Alleluia! Christ is risen!

As you no doubt know, Easter is not just a day but a season. It is a season of fifty days that begins on Easter Day and culminates on the Day of Pentecost. To celebrate this joyful season of resurrection we make liberal use of Alleluias, stand during prayers, and omit the Confession of Sin.

One of the things we know for sure about resurrection is that it fundamentally changes you. There are stories in the gospels about Jesus bringing to life people who have died – the daughter of Jairus, the widow's son at Nain, and Lazarus – but they were not resurrected. They were, more properly, resuscitated; that is, they had died, were returned to life, and people were able to recognize them. They were not fundamentally changed.

Resurrection, on the other hand, fundamentally changes you in such a way as to not be immediately recognizable. We see this with Mary and with the two disciples on the road to Emmaus.

I was pondering this fundamental change to the resurrected Christ and I think the reason he is not initially recognizable is that, while Jesus was fully human/fully divine and recognizable in human form, the resurrected Christ is fully God, second Person of the Trinity.

This change returns the Son to his initial nature, of one being with the Father, true God of true God, part of the great I Am. Whereas Jesus lived a linear life from birth to death, God – Father, Son, and Holy Spirit – lives a life that simply is: no past, no future, where everything is now present. He is wrapped up in what was and what will be by being what is. Among other things, this is why Moses gets a name of, “I Am,” when he asks who sent him.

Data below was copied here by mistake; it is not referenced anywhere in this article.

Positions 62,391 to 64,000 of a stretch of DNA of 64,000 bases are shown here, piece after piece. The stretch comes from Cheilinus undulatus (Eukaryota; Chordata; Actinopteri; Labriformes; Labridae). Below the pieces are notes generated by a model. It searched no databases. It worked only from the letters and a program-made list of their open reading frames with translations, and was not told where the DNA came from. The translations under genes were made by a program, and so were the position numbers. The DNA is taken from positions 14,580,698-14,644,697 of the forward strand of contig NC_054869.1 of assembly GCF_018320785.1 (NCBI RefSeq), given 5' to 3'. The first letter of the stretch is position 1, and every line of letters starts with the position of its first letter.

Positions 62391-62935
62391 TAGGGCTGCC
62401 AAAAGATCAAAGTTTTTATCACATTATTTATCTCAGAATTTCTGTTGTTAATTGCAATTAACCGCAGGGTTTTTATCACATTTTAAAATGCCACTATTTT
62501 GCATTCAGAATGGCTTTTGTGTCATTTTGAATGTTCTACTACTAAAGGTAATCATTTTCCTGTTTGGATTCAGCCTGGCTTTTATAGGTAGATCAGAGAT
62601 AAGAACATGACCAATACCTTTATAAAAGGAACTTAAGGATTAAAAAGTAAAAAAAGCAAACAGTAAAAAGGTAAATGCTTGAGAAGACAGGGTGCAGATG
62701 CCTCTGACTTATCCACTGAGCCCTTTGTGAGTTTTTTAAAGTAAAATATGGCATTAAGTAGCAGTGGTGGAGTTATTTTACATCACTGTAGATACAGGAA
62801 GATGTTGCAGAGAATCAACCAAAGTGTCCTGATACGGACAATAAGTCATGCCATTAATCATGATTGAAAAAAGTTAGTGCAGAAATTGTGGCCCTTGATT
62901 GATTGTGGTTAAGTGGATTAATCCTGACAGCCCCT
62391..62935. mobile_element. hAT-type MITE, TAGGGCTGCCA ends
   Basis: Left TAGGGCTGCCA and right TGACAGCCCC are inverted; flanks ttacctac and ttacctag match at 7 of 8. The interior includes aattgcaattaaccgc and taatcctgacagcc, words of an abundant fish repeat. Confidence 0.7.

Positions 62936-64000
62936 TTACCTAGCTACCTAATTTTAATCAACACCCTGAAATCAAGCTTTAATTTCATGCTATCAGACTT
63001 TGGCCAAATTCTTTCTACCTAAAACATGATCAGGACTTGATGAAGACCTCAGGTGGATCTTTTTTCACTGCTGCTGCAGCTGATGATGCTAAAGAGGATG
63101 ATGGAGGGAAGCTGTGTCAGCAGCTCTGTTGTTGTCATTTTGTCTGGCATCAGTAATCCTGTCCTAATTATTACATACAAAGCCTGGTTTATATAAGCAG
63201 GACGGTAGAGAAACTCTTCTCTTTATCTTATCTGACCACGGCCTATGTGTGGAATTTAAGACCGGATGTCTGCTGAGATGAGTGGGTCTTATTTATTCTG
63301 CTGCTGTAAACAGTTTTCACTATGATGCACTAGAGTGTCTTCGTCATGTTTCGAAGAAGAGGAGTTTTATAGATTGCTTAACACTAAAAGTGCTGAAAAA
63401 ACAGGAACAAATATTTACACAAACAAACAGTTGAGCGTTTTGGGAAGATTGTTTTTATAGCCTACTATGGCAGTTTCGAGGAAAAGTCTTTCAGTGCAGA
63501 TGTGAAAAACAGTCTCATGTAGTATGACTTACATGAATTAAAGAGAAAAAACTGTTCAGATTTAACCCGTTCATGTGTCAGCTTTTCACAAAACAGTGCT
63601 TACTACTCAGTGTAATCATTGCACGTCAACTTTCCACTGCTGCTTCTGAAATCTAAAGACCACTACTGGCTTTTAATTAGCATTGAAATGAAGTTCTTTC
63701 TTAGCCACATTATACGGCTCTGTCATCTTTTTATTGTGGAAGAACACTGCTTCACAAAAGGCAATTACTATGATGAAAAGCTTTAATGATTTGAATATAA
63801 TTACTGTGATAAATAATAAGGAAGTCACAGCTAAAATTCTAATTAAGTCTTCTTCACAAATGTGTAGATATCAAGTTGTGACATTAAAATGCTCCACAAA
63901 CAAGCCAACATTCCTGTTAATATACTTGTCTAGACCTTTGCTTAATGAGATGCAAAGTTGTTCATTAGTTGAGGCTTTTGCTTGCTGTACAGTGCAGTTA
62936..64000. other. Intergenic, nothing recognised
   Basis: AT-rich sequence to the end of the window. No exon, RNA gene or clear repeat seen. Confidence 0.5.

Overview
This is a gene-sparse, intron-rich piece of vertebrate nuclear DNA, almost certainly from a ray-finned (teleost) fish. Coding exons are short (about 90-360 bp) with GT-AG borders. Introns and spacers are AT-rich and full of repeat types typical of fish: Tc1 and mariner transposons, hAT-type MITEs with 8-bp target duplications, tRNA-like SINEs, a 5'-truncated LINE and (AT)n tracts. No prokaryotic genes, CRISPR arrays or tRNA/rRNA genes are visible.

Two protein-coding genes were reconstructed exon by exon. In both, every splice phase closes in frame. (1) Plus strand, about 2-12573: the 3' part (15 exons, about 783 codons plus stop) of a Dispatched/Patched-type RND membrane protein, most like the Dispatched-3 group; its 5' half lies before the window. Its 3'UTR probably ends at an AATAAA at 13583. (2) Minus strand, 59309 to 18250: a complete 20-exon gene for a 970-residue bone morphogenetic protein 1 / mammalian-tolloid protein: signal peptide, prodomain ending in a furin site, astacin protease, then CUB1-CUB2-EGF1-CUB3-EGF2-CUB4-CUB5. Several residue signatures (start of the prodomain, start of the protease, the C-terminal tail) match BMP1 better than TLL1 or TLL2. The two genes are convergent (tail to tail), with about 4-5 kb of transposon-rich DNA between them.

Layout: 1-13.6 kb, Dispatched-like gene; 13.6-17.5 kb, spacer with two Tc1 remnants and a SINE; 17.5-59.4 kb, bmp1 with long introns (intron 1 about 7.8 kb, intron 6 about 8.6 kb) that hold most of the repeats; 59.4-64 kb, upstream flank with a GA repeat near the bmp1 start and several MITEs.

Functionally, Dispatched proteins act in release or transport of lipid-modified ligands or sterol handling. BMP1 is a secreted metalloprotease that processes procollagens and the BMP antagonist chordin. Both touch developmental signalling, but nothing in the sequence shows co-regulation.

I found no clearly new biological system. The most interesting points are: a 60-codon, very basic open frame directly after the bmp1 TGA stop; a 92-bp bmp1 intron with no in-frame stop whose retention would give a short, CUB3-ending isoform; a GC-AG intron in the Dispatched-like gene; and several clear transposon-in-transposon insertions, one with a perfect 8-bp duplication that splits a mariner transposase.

We can see all this when we look at the gospel readings for the first three Sundays of Easter. On Easter Day, John tells us Mary is at the tomb when Jesus appears to her but is at first unrecognizable. Matthew tells us that Jesus simply appeared to the women as they were going to tell the disciples. He appeared to the ten who were locked away in a room, and then again a week later when Thomas was present. And this Sunday we hear the story of the disciples on the road to Emmaus when Jesus appears to them and then vanishes after blessing the bread, but he had also appeared to the other disciples.

What all this points to is that Jesus, as the resurrected Christ and second person of the Trinity, is now IN time, not of time. Another way of saying this is that Christ is present in this moment and that, for Christ, all moments of time exist in the now.

In this Easter Season when we celebrate the resurrection of Christ, may you come to see Jesus not only as the teacher, prophet, and healer of 2000 years ago, but may you come to see him as the risen Christ, part of the Godhead who is present in the here and now with us in each moment of our sorrows and joys. And in this Easter Season of resurrection, may you be as surprised as the men and women of that first Easter to find the risen Christ in your midst.

Alleluia! Christ is risen!


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